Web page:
This blog post is a transcription from the video at the bottom of the post.
How to get more time in your day without waking up earlier. In this post, we’ll cover three tips to make you more productive, to give you back more time in your day without having to cut into your sleep. I’m Christian Espinosa. I’m the CEO of a company. I do Ironman triathlons. I climb mountains. I travel a lot. So productivity is extremely important to me and I’m constantly striving to become more productive. I’ve learned these three techniques over my lifespan and that’s what I’m sharing with you today. So number one is monotasking. We live in this world where everyone thinks it’s normal to multitask, but multitasking is inefficient. There are many studies that show it’s inefficient.
So you should be monotasking, which means you’re focused on one thing, 100% focused on one thing at a time. This way you can get one thing done before you move on to another one or make significant headway on one task before you move on to another one. Your brain can’t really focus on two things at once. Hence, monotasking. The second thing is time blocks. Some people call it block time. You should set your day up so you have blocks of activities scheduled and each of these blocks is set up where you monotask on a specific project or activity for that block of time. Then between each block of time, which is the third thing, you have active breaks. It’s too easy to just sit at your computer or at a job for hours at a time.
But what happens after roughly 50 minutes is your focus starts to wander and you’re less effective. Even if you’re monotasking, you still need a break every 50-60 minutes or so.
Here’s an example of some time blocks:
- Time Block 1: Between 7:00 am and 8:00 am, you do email. This is a time block with monotasking. You only do email between 7:00 and 8:00 in the morning. That’s it. What most people do is they’ll start a project, and while they’re working on the project, they’ll answer emails, answer text messages, answer the phone, and they make zero progress on the project. So only do email on this time block, and this is just a suggestion. You can do it however you want to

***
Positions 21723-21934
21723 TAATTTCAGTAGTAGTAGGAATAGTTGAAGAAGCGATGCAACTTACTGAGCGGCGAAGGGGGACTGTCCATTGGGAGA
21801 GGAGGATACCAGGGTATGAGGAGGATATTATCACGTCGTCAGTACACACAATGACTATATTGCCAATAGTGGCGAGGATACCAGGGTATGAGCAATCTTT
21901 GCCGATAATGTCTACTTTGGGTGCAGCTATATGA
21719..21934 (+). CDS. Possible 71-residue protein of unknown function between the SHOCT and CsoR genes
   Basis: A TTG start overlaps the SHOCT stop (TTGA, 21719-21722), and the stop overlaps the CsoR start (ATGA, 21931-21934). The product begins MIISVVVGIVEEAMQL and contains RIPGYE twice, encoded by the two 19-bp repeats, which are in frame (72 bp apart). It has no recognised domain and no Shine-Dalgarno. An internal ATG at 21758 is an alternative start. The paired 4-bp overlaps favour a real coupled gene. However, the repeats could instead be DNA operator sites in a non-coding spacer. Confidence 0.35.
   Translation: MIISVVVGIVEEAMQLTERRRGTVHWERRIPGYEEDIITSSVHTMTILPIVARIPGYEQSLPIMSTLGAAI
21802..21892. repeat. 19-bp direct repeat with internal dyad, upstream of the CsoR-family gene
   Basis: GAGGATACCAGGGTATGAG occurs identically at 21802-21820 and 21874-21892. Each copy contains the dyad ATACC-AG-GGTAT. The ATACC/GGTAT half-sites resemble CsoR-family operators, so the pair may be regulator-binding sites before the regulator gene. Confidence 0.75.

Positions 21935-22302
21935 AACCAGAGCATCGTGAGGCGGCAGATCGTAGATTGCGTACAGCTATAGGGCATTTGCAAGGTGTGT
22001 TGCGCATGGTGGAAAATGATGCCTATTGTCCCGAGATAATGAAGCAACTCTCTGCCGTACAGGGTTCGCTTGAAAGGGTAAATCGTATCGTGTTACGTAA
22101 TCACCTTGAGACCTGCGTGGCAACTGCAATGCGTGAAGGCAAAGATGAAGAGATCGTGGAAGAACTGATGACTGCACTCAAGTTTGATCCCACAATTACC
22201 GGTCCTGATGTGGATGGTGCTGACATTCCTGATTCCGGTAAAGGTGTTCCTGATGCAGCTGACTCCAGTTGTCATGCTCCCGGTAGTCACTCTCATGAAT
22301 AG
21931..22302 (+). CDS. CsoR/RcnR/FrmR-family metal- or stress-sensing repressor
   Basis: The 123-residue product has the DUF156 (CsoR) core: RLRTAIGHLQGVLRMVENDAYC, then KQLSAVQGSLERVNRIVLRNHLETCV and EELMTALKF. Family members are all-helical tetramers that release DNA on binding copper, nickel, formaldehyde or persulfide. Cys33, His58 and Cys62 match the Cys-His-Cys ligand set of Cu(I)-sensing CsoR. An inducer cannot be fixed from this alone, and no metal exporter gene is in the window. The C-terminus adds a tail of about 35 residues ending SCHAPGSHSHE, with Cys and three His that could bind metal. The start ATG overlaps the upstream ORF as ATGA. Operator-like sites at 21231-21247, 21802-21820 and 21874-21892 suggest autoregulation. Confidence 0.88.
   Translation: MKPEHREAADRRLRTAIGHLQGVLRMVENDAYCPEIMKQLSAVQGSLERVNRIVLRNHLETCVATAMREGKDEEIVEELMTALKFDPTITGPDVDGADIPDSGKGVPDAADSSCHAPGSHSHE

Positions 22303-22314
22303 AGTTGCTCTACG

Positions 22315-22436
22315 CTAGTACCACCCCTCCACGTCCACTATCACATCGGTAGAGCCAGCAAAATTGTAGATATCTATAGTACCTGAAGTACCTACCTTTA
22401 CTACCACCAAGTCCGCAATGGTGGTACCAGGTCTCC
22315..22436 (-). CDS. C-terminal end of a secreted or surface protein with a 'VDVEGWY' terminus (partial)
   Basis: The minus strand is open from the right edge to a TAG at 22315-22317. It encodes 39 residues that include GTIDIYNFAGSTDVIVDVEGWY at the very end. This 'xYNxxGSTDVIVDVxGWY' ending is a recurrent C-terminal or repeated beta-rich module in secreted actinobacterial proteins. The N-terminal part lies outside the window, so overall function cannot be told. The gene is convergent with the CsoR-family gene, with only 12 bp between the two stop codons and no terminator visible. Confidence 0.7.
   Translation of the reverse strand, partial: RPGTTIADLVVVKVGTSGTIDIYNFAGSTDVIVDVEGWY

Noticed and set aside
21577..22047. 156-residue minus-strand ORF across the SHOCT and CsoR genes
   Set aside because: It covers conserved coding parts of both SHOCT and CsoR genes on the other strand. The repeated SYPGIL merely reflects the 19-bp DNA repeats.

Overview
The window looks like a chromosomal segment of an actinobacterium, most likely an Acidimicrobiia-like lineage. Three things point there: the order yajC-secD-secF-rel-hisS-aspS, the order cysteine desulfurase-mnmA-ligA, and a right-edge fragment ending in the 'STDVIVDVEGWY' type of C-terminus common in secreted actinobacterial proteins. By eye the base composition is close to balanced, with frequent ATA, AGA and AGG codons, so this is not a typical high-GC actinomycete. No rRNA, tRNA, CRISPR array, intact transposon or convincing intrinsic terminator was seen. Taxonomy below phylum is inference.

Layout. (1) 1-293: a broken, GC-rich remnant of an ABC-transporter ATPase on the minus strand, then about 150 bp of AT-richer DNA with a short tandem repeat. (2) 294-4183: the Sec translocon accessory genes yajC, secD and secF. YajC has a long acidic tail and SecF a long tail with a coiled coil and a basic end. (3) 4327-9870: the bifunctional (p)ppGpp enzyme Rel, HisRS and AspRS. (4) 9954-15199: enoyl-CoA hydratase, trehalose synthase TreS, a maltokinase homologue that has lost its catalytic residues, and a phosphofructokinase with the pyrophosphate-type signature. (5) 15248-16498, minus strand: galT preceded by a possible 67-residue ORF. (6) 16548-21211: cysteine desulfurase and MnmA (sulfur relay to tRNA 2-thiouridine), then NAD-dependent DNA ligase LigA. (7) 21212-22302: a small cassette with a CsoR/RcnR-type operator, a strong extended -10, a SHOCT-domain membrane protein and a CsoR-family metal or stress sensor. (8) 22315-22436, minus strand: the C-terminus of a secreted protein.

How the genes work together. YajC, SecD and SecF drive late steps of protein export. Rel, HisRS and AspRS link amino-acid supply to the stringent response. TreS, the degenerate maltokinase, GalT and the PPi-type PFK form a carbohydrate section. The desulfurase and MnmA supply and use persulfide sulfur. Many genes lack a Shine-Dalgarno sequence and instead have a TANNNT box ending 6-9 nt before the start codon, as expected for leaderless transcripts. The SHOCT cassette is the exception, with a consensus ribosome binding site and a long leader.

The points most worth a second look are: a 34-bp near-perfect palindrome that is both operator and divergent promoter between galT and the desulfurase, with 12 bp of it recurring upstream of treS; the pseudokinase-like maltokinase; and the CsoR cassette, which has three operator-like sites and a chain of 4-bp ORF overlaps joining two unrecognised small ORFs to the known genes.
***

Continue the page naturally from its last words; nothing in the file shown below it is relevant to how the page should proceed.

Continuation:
- Active Break: Then between 8:00 am and 8:10 am, you notice I have a 10-minute break between these two, that 10 minutes is where you take the active break. You do something like get up, walk around, maybe do some pushups, whatever you want to do to get the blood flowing because we sit for too long in front of the computer most of the time.
- Time Block 2: Then the next period of time block or block of time, I have project one. So I only work on project one during this time block. I don’t do email. I don’t answer the phone. Only project one.
- Active Break: Next time block I have a break between them. I do something active, walk around, go for a walk, go outside.
Then I do personal development, as the example, then another break, then project two. Some people say, “Well, I’ve got a lot of work to do on a specific project.” That’s okay. You set up two blocks of time for that project, but make sure you take that 10-minute break between the two so you don’t start zoning out or getting distracted or losing your focus. That’s where the active break comes into play. Even if it’s as simple as going outside for a short walk, that will help get the blood flowing and often clear your head, and then you come back with a fresh perspective and can often make more progress on that particular project. So the three things to get a quick review, monotasking, time blocks, and active breaks.
I hope you found these three tips useful. Good luck with your productivity. Take care.